I know a lot is said about the learning curve and it’s true there is some stuff to learn, but there are a lot of similarities too. :) And it sounds like you’re a quick learner so I think you’d figure it out without too much effort. As for designers, check this list. I don’t know all of them but browsing through some portfolios might get you started! Hope it helps!

  4. says

    Amy, I’m starting up a new self-hosted blog following your step-by-step guide. I’ve been using Blogger up to this point and one thing I’m confused about is how do I see my stats? Page views and site views, etc. On Blogger it’s right there on the dashboard. Now I don’t know if I should be looking for these stats with Bluehost or with WordPress. I don’t see anything about it on the dashboard. Please can you help me find it?

  5. says

    Ok, I’ve been thinking about moving to WP for a while now… however, I absolutely LOVE the blogspot price tag. FREE is my favorite number! But there are some things I can’t do on Blogger that I would love to be able to do. The main one being (and please let me know if this is even possible on WordPress…) I want to be able to blog about several different topics but not have several blogs. I just want one main page with several RSS feeds to different topics. There are some out there I’ve seen and I’m pretty sure they’re WordPress. I would just like my readers to be able to subscribe to the feeds they are interested in. Not that I have many readers yet but the ones that do visit my blog are bogged down with several subjects on one feed. Does that make sense?

    Also, when I do make the switch, is it better to just link readers to my new WP site and start that blog from scratch or is it really better to move all my content? If so, is there a way to do it without readers even realizing that there’s been a change other than the layout and design?

    Amy, I am absolutely loving your articles. I’m so glad I found you!

  6. says

    I’m enjoying your articles from a developer’s perspective so hope you don’t mind a comment from someone who is very experienced in this process. The figure you quoted for help? If you can find someone to help with a transition of this nature for $25-150; you’ve found the wrong person. It is a complicated move and if it’s done correctly most of the problems you cite are not problems. The problem is in having it done incorrectly and therein lies the reason for the fear and the horror stories. I admit…I have a web business and I’ve seen a lot of people use a friend or someone they found online without either credentials or phone contact so I know this because I’m too often brought into the process to rescue a blog that has blown up during the process.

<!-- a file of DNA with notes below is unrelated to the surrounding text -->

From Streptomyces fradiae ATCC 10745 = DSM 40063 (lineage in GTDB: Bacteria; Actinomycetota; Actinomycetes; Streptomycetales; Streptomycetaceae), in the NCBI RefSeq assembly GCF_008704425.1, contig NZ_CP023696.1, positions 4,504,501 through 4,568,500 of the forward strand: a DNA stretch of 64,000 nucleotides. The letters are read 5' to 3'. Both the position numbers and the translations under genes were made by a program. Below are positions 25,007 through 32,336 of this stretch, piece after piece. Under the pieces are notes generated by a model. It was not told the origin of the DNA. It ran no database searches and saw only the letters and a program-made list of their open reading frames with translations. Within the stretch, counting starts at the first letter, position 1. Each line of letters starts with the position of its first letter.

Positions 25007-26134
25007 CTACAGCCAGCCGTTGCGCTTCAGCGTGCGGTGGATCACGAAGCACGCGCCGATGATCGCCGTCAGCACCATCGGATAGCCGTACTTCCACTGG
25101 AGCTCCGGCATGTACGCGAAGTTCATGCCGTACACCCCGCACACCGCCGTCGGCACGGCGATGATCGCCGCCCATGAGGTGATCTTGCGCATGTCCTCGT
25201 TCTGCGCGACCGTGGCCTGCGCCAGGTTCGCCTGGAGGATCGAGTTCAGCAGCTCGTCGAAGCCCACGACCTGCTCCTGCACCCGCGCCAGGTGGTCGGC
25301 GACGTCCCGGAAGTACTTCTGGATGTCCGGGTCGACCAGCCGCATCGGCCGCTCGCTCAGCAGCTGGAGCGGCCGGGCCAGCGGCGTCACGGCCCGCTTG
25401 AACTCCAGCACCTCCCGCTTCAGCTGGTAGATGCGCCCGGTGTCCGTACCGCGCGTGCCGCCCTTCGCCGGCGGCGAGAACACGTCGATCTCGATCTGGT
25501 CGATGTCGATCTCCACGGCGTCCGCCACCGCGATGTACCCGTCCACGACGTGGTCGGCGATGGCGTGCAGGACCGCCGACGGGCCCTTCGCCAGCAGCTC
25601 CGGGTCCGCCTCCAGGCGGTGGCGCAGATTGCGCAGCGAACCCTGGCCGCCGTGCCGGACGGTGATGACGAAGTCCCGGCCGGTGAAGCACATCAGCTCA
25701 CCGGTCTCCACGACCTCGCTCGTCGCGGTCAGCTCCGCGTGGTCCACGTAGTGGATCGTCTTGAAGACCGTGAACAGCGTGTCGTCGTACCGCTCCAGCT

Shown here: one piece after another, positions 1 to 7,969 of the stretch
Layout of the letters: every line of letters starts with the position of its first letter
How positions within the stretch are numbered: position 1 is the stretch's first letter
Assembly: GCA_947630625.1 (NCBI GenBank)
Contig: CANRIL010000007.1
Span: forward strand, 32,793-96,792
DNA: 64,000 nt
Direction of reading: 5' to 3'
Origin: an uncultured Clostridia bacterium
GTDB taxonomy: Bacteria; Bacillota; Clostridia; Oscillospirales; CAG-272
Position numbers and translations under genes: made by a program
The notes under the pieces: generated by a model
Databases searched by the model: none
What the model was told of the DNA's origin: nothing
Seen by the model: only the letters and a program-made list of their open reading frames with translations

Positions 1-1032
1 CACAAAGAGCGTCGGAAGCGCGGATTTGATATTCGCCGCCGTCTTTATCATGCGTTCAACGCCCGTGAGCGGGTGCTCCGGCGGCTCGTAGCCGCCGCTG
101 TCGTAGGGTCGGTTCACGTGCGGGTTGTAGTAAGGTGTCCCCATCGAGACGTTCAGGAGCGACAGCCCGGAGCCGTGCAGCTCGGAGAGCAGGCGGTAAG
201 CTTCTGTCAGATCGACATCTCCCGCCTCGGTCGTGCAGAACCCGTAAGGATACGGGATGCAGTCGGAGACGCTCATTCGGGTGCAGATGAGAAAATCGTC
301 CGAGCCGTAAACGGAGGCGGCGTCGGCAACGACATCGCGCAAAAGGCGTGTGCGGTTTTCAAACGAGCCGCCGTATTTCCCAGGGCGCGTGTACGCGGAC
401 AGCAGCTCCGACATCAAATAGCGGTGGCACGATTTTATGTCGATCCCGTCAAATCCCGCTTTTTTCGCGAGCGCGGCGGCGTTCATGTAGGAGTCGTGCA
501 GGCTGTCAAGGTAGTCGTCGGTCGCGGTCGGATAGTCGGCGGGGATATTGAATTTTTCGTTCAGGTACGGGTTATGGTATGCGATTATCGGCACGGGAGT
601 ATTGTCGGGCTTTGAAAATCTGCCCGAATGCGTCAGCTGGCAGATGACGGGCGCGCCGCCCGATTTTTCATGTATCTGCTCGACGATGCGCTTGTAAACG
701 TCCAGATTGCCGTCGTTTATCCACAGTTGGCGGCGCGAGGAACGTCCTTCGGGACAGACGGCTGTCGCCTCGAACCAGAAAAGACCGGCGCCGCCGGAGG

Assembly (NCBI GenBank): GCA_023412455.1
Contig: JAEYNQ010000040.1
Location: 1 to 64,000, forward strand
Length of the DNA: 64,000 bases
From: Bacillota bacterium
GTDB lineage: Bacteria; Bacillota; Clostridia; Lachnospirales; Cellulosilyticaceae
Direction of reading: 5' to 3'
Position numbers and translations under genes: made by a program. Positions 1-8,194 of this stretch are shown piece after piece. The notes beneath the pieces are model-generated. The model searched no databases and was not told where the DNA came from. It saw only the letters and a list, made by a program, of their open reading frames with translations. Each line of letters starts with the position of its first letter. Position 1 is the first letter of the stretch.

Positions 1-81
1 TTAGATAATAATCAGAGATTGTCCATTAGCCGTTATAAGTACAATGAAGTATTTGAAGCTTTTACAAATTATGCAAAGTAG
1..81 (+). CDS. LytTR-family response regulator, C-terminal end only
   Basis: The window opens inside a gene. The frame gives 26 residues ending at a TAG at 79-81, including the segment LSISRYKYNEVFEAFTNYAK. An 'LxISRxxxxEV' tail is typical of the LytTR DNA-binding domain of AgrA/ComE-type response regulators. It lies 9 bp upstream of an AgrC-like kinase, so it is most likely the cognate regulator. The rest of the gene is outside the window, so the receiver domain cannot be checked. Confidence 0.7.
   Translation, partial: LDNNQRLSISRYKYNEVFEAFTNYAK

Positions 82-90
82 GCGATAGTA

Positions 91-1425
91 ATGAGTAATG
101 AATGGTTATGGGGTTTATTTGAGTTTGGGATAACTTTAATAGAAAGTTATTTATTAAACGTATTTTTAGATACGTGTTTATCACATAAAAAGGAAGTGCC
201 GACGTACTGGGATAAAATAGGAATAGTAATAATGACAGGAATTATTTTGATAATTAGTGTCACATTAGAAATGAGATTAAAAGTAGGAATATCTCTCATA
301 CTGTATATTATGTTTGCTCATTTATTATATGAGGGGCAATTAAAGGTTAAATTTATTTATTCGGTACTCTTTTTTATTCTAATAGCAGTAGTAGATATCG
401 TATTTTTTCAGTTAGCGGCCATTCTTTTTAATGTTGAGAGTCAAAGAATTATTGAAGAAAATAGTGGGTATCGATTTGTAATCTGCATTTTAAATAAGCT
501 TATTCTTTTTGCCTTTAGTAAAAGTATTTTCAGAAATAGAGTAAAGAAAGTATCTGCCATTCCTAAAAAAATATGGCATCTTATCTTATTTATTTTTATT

It’s not that hard if you know what you’re doing…but if you don’t…uh oh. You know…I joke but sometimes think it should be true…if you come to me to bail you out after making a mistake…I’ll charge double! Fixing a bad move is harder than doing it from the beginning; trust me, I know.

    That being said I’ve done a lot of these moves. I have a food blog, have made a name in the food blog community and a large number of my client base today is comprised of food bloggers. To a person…they do not regret the change. To a person…they have seen their blog grow by leaps and bounds. So I encourage it wholeheartedly; in my opinion…despite a couple of bloggers doing OK on Blogger…there is quite simply no comparison between the capabilities of the two platforms and your capacity for growth.

    Just my two cents! Again, nice series.

  7. says

    I’m about to start the process, and I have someone doing it for me. I’m scared, but I know it’s time. Thanks for these posts, and I’m actually glad to hear that you’re not doing a step-by-step because I might just want to wait until you were done with the series!

  8. says

    This could not be any more of a perfectly timed post for me. I just paid someone for hosting & transferring my blog to WP.org tonight. Glad to read that I fit into your “ready to move to WP” category. Thanks for the tips!
    What’s your favorite WP plug-ins? I’d also love to hear what should I avoid?

Trackbacks

  1. […] out there that will give  you step-by-step instructions. Here are a couple very detailed posts: Moving from blogger to wordpress- Part 2 (could help you decide whether or not you should switch) Moving from blogger to wordpress- Part 3 […]

  2. […] blogging platforms and the pros and cons of Blogger and WordPress (Part 1). Then we talked about reasons I would stay on Blogger and reasons I would move to WordPress (Part 2). In this post, I’ll give some options for making the move (if you decide switching is right […]